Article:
“Moscow to Houston: You now have a problem…”
I can’t imagine an act that would do more to reignite the space race than the possibility of Russia cutting off US access to the International Space Station. Russia has rejected a request to extend the use of the orbiting station past 2020. Obviously, Russia’s threat doesn’t happen in a void – this is a Russian response to US sanctions against its leaders over events in Ukraine.
The development brings into focus a matter that has dismayed some Americans for years – why the US has allowed its space program to be dependent on Russian launches and technology.
Moscow took the action, which also included suspending the operation of GPS satellite navigation system sites on its territory from June, in response to Washington’s plans to deny export licences for hi-tech items that could help the Russian military.
“We are very concerned about continuing to develop hi-tech projects with such an unreliable partner as the United States, which politicises everything,” deputy prime minister, Dmitry Rogozin told a news conference.
I imagine there are going to be some sleepless nights in Houston on learning this news. And recall that many saw the 1970s US-USSR Apollo Soyez mission in the peaceful pursuit of space as the real end of the Cold War’s Space Race. Space analyst Morris Jones has some good background on how the ISS and NASA have shot up from a kind of bureaucratic backwater to an issue of “strategic prominence,” amid worsening US-Russia relations.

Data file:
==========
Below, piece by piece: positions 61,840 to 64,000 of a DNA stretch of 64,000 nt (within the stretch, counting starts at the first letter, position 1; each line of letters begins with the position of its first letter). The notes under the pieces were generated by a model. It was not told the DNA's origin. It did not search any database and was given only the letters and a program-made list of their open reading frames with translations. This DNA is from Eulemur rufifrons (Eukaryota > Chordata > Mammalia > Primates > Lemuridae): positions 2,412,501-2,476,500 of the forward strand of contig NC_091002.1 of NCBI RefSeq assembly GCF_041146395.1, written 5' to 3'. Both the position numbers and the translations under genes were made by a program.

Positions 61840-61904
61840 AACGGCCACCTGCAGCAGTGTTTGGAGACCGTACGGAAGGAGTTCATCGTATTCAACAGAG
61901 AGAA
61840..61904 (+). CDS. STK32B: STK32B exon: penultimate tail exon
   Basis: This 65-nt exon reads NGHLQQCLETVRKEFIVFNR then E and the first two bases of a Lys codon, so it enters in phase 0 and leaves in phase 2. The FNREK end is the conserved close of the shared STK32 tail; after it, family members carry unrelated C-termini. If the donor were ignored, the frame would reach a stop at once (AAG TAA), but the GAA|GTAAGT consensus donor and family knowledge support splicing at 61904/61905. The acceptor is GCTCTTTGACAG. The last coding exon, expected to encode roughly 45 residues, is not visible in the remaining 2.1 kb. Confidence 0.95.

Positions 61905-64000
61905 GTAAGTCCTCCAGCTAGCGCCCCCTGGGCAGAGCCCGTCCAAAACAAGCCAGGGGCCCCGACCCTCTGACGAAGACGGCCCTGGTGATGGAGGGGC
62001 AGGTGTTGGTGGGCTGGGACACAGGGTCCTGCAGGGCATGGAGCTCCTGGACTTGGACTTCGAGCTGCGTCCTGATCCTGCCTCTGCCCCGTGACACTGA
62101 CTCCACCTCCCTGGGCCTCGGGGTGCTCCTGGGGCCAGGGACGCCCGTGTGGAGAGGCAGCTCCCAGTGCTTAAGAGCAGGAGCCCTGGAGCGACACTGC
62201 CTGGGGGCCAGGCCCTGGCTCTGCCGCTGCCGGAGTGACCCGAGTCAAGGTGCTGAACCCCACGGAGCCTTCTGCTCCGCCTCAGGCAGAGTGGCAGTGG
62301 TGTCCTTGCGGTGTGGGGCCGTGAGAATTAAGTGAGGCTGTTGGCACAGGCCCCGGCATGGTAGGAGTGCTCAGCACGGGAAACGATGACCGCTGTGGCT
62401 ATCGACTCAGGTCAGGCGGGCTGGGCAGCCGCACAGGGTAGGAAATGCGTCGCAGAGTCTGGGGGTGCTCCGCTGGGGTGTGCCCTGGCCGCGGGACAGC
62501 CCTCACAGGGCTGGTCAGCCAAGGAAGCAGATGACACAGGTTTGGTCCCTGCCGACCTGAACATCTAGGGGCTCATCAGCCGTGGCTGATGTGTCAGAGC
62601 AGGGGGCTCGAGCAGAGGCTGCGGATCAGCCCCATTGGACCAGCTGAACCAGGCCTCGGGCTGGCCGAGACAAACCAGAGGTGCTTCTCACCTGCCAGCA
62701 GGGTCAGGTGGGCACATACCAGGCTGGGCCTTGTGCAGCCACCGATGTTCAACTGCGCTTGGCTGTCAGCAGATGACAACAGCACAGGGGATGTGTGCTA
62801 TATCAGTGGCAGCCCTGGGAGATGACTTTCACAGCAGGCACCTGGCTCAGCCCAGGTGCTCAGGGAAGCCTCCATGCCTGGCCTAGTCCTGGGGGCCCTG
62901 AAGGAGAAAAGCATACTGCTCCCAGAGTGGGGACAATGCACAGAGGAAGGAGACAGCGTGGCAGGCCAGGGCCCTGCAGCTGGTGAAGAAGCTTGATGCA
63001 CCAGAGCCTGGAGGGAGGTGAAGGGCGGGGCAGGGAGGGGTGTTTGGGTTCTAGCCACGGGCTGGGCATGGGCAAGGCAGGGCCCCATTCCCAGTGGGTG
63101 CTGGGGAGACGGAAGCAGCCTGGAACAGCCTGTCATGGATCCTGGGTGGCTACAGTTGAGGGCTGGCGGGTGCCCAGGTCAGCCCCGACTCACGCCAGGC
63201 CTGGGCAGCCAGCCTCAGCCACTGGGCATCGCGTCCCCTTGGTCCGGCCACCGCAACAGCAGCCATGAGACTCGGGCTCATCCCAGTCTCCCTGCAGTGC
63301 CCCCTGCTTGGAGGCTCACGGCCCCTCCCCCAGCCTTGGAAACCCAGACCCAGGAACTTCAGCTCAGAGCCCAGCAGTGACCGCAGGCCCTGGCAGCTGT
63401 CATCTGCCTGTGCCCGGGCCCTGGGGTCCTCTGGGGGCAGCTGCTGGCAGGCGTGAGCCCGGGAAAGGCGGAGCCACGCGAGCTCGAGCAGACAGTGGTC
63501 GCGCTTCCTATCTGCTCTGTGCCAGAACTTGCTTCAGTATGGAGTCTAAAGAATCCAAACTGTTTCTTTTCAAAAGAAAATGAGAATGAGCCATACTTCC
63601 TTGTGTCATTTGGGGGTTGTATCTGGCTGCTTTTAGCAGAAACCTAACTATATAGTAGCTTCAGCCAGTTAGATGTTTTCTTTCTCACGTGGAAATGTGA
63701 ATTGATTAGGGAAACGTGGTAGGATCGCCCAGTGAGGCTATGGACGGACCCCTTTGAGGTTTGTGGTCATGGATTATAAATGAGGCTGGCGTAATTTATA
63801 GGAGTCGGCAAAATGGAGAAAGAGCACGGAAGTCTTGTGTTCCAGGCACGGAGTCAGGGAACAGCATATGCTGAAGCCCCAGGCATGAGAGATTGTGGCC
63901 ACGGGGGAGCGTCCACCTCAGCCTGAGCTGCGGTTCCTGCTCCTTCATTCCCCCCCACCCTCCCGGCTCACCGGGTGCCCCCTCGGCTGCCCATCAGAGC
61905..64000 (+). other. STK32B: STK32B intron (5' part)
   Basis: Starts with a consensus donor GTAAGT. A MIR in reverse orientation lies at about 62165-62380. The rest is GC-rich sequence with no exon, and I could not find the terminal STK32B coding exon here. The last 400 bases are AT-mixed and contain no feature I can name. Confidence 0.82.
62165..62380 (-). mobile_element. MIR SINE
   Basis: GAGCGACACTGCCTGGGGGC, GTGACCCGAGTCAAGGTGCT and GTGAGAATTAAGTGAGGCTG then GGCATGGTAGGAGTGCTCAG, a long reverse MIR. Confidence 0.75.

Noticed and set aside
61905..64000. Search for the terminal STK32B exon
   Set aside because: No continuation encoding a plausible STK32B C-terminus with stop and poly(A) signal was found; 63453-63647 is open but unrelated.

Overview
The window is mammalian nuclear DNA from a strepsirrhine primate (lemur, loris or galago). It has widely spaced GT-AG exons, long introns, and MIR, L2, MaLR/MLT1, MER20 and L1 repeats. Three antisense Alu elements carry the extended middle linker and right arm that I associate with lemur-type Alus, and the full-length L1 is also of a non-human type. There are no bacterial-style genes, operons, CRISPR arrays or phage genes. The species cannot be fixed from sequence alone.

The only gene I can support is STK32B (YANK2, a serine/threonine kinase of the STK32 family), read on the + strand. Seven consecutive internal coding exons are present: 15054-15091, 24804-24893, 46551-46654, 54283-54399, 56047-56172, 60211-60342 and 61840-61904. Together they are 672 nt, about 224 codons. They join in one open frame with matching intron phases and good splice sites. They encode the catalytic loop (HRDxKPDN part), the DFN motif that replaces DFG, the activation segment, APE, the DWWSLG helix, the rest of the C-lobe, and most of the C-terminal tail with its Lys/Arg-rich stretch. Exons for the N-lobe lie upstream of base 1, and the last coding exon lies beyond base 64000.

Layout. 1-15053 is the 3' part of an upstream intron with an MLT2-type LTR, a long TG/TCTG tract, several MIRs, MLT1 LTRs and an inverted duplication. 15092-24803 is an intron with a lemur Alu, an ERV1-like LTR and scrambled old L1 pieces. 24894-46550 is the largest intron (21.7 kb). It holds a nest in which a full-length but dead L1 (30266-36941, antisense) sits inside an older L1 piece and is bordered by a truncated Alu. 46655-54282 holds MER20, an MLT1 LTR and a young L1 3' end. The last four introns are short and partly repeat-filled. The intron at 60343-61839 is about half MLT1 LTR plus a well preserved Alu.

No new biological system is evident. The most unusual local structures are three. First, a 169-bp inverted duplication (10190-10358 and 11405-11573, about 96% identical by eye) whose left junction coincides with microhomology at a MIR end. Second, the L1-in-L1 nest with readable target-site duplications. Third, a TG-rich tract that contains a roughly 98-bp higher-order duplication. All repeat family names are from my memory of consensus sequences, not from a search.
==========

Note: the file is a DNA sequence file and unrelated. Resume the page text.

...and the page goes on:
Reuters notes that Russia’s threat “to part ways on a project which was supposed to end the space race underlines how far relations between the former cold war rivals have deteriorated” since Russia’s annexation of Crimea in March.
There is an irony in this.
By taking such an action on the ISS, Russia may actually spark the “Sputnik Moment” that Obama has quested after, but failed to ignite in the US, since coming to office. Obama has sought to galvanize the American people with the threat of being left behind technologically and economically, largely by China. Now, the prospect of Russia undocking from the ISS and preventing US access to the space station, could potentially shake Americans out of their naval-gazing.
The real technological challenger to the US isn’t Russia these days. It’s China. China has its own space station plans, a lunar rover and no shortage of satellites. So a robust response from the US to Russia- a bigger US space program, pursued more aggressively, spurring new types of technology – may ironically give the US more of an edge over China.